Thank you, Melina Marchetta, for placing a small, perfect slice of this poem in your novel The Piper's Son. That tidbit made me hunt for it because I had to read the whole thing, and I'm oh-so-glad I did:
Today I pass the time readinga favorite haiku,saying the few words over and over.It feels like eatingthe same small, perfect grapeagain and again.I walk through the house reciting itand leave its letters fallingthrough the air of every room.I stand by the big silence of the piano and say it.I say it in front of a painting of the sea.I tap out its rhythm on an empty shelf.I listen to myself saying it,then I say it without listening,then I hear it without saying it.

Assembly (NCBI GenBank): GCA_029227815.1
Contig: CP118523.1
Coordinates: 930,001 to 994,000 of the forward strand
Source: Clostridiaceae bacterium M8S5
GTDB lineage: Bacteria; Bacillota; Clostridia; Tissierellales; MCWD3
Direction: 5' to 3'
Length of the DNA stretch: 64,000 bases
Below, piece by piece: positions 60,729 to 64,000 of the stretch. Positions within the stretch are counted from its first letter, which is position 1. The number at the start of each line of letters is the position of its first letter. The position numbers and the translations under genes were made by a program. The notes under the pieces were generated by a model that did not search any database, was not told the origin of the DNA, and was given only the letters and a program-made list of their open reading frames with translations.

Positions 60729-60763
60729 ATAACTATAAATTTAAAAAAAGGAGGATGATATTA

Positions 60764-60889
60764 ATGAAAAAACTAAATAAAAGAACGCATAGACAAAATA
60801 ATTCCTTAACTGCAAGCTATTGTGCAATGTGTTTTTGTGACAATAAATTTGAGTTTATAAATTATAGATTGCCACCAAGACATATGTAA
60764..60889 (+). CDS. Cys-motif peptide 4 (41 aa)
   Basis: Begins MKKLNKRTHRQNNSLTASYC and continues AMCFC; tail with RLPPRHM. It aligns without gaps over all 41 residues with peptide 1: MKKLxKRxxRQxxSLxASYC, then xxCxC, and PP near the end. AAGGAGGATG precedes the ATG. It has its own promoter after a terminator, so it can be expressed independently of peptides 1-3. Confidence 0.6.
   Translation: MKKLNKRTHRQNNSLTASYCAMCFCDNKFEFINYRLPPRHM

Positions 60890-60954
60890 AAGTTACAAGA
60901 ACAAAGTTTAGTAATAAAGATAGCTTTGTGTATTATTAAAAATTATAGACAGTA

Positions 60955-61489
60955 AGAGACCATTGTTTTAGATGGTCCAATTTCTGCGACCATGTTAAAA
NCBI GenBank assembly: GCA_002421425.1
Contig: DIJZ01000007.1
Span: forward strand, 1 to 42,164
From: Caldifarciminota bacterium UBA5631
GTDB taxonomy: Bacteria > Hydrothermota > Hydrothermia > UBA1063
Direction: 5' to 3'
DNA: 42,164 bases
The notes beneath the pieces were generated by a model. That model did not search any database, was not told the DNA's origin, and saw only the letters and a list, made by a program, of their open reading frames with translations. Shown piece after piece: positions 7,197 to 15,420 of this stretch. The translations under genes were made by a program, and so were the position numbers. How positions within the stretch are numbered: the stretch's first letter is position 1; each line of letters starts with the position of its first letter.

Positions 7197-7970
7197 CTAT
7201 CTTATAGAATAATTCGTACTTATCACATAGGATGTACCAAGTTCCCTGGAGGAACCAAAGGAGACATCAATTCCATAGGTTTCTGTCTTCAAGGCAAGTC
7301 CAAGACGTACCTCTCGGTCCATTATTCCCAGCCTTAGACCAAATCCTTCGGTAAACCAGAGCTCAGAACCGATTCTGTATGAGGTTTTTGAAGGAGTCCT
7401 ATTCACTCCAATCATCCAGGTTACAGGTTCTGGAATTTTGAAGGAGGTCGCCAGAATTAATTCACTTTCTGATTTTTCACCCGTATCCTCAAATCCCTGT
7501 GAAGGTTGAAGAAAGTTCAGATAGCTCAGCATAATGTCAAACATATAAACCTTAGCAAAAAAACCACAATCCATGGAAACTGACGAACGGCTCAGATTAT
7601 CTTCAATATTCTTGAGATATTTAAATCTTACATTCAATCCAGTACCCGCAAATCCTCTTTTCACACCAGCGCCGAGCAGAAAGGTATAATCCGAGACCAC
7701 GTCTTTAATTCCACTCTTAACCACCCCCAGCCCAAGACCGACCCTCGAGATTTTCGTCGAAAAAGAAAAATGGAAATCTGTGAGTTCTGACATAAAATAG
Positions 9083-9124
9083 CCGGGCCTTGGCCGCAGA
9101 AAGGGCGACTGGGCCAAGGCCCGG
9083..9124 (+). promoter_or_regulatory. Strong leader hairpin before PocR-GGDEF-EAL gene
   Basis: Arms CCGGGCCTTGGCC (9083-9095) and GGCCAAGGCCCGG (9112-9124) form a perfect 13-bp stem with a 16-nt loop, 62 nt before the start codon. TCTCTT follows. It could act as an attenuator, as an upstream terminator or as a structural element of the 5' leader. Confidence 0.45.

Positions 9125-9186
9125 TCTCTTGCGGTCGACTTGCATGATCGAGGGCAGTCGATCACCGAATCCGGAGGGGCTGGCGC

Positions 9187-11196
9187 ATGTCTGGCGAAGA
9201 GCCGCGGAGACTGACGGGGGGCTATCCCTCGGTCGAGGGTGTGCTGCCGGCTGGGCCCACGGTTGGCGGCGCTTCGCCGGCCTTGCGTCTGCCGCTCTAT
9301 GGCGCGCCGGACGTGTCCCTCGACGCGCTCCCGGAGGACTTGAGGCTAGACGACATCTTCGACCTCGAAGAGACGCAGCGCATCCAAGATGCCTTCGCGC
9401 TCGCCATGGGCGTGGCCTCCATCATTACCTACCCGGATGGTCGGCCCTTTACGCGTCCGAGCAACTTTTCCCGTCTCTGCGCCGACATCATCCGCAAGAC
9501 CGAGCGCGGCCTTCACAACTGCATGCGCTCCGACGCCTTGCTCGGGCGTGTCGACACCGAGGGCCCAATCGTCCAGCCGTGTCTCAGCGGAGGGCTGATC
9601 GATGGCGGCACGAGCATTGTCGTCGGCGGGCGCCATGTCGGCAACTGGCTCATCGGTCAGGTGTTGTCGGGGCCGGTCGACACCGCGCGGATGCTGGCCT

And when the dog looks up at me,
I kneel down on the floor
and whisper it into each of his long white ears.
It's the one about the one-ton temple bell
with the moth sleeping on its surface,
and every time I say it, I feel the excruciating
pressure of the moth
on the surface of the iron bell.
When I say it at the window,
the bell is the world
and I am the moth resting there.
When I say it at the mirror,
I am the heavy bell
and the moth is life with its papery wings.
And later, when I say it to you in the dark,
you are the bell,
and I am the tongue of the bell, ringing you,
and the moth has flown
from its line
and moves like a hinge in the air above our bed.